Blue Prince Holly
Blue Prince Holly
Ilex x meserveae 'Blue Prince'Item #4516 USDA Hardiness Zone: 5 - 9
This handsome specimen, background plant or hedge has beautiful dark blue-green foliage on blue-purple stems. Excellent pollenizer for nearby female hollies. Very hardy cultivar. Evergreen.
- DetailBotanical Pronunciation:I-leks HIB-ridPlant type:ShrubDeciduous/evergreen:EvergreenSunset climate zones:3 - 9, 14 - 17Growth rate:SlowAverage landscape size:Shrubby grower to 6 to 8 ft. tall, 3 to 6 ft. wide.Foliage color:GreenBlooms:SpringFlower color:WhitePatent Act:Asexual reproduction of plants protected by the Plant Patent Act is prohibited during the life of the patent.Design IdeasIts name attests to the blue cast of its foliage, a perfect backdrop for light-colored plants. Plant as a single specimen (gorgeous under snowfall) or line it up for a reliably dense hedge. Use to soften unsightly corners of fences or buildings, or plant at the back of shrub and perennial borders for reliable year-round foliage. Leave unsheared to attain full height and width for screens or to disguise utilities.Companion PlantsLily of the Valley Shrub (Pieris); Mountain Laurel (Kalmia); Rhododendron (Rhododendron); Hydrangea (Hydrangea); Magnolia (Magnolia)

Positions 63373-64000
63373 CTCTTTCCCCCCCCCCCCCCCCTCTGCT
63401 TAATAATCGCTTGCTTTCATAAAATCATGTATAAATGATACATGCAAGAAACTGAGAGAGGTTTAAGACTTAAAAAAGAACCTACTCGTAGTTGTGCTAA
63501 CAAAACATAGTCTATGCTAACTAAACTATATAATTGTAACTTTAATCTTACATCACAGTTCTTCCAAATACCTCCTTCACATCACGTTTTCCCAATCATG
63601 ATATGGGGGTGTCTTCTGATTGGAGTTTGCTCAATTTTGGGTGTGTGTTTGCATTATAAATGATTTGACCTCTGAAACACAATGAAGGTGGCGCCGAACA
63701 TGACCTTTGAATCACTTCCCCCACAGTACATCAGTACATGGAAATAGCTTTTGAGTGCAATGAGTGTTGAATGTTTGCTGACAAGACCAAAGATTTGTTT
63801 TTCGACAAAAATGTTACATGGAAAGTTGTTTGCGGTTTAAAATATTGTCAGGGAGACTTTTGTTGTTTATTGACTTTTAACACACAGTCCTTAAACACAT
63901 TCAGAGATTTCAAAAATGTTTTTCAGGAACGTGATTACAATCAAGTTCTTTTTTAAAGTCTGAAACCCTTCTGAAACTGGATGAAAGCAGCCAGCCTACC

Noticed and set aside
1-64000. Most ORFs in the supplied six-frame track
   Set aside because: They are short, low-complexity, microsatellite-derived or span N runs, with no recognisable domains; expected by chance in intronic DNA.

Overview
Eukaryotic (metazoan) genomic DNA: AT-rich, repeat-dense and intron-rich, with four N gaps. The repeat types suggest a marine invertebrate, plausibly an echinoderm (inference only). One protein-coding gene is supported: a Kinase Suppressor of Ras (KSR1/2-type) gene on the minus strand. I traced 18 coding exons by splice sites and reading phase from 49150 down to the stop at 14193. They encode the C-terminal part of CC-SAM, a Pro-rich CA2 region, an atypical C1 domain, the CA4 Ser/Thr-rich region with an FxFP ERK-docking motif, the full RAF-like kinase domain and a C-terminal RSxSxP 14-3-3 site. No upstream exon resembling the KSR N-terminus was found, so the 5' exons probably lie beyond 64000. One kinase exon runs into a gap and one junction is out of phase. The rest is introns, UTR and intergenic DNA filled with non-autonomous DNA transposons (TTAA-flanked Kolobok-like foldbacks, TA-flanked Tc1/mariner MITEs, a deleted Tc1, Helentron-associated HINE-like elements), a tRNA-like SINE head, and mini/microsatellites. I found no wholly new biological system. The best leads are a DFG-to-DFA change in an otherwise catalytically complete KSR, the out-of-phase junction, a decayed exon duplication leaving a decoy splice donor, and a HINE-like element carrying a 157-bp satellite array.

- CareCare InformationFollow a regular watering schedule during the first growing season to establish a deep, extensive root system. Feed with a general purpose fertilizer before new growth begins in spring. For a tidy, neat appearance, shear annually to shape.Pruning time: winter.Light Needs:Partial to full sunWatering Needs:Needs regular watering - weekly, or more often in extreme heat.
- History & LoreHistory:The meservae hybrids were recently developed in New York during the 1960s. Breeders sought to cinrrease cold hardiness and improve visual appeal by breeding with an emphasis on species from northern Japan. The most well known parent is Ilex aquifolium, English holly. Asian genetics includes ancestry from Japanese Ilex integra and I. crenata. Blue Prince was selected by Monrovia and introduced in 1998 along with the female form, Blue PrincessLore:European holly is one of the few broadleaf shrubs that remain evergreen in the winter. This led the ancient Celts and Britons to believe it imbued with special spirits of the vegetation, leading them to believe it sacred. Sprigs were cut and brought indoors to remind these ancients that despite the dead winter landscape, the spirits remained alive. These are the roots of the popularity of holly in Christmas decor today.